Samarabhya, Samārabhya, Sam-arabhya: 3 definitions
Samarabhya means something in Buddhism, Pali, Hinduism, Sanskrit. If you want to know the exact meaning, history, etymology or English translation of this term then check out the descriptions on this page. Add your comment or reference to a book if you want to contribute to this summary article.
Tibetan Buddhism (Vajrayana or tantric Buddhism)Source: Brill: Śaivism and the Tantric Traditions (tantric Buddhism)
Samārabhya (समारभ्य) refers to “undertaking” (a particular rite), according to the Bhūśalyasūtrapātananimittavidhi section of Jagaddarpaṇa’s Ācāryakriyāsamuccaya, a text within Tantric Buddhism dealing with construction manual for monasteries etc.—Accordingly, “[...] The officiant with special knowledge of architecture who is skilled in the examination [of omens] should abandon inauspicious [, extraneous] things by all means. By doing this, fortune and auspiciousness will certainly be brought to the donor, the king, and all people who live in the region. [Therefore, the officiant] should first examine the [omens], and then undertake (samārabhya) the rite [to follow] when the combination of fixed stars and planets, and the day are auspicious. [...]”.
Tibetan Buddhism includes schools such as Nyingma, Kadampa, Kagyu and Gelug. Their primary canon of literature is divided in two broad categories: The Kangyur, which consists of Buddha’s words, and the Tengyur, which includes commentaries from various sources. Esotericism and tantra techniques (vajrayāna) are collected indepently.
Languages of India and abroad
Sanskrit dictionarySource: Cologne Digital Sanskrit Dictionaries: Monier-Williams Sanskrit-English Dictionary
Samārabhya (समारभ्य):—[=sam-ārabhya] [from sam-ārabdha > samā-rabh] mfn. (cf. above) to be undertaken or begun (superl. -tama), [Mahābhārata]
[Sanskrit to German]
Sanskrit, also spelled संस्कृतम् (saṃskṛtam), is an ancient language of India commonly seen as the grandmother of the Indo-European language family (even English!). Closely allied with Prakrit and Pali, Sanskrit is more exhaustive in both grammar and terms and has the most extensive collection of literature in the world, greatly surpassing its sister-languages Greek and Latin.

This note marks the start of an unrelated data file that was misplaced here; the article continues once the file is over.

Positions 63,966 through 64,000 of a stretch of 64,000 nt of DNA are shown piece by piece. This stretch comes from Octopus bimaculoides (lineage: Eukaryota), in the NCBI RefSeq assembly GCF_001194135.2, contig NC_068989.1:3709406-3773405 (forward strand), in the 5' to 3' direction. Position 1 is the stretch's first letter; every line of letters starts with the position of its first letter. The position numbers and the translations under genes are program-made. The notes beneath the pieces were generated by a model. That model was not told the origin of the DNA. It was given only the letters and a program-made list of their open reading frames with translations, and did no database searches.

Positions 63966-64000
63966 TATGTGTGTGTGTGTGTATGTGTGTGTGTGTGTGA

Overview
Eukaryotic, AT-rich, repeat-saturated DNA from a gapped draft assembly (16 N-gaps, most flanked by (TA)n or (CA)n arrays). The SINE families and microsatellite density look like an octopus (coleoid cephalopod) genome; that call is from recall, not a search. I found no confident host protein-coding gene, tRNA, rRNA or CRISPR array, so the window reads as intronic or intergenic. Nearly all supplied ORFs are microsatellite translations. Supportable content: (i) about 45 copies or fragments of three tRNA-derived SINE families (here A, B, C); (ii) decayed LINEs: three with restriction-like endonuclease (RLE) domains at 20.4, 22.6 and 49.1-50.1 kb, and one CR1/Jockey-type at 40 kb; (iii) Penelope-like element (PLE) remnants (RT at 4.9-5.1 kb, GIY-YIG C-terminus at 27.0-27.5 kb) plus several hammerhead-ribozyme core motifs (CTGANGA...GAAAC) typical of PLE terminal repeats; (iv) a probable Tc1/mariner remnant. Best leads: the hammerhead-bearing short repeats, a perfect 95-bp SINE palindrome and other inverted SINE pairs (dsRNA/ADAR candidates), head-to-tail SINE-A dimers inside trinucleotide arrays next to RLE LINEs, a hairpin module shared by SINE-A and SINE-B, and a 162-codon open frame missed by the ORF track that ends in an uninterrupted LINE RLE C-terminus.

See also (Relevant definitions)
Search found 6 books and stories containing Samarabhya, Samārabhya, Sam-arabhya, Sam-ārabhya; (plurals include: Samarabhyas, Samārabhyas, arabhyas, ārabhyas). You can also click to the full overview containing English textual excerpts. Below are direct links for the most relevant articles:
Garga Samhita (English) (by Danavir Goswami)
Verses 4.19.132-133 < [Chapter 19 - A Thousand Names of Srī Yamunā]
Verse 2.16.26 < [Chapter 16 - The Worship of Tulasī]
Kashyapa Shilpa-shastra (study) (by K. Vidyuta)
4. Measurement of the Doors < [Chapter 5 - Gopura Lakṣaṇa]
3. Description of Pillars in the Maṇḍapas < [Chapter 4 - Maṇḍapa Lakṣaṇa]
4. Prākāra components (3): Paṅkti-māna < [Chapter 3 - Prākāra Lakṣaṇa]
Rudra-Shiva concept (Study) (by Maumita Bhattacharjee)
14. Twelve Jyotirliṅga incarnations of lord Śiva < [Chapter 5 - Rudra-Śiva in the Purāṇic Literature]
The Practice Manual of Noble Tārā Kurukullā (by Dharmachakra Translation Committee)
Expiatory Rites in Keralite Tantra (by T. S. Syamkumar)
2. Expiatory Rites in Vaiṣṇava Tantras < [Chapter 2 - Expiatory Rites in Āgamic Literature]
The Shiva Purana (by J. L. Shastri)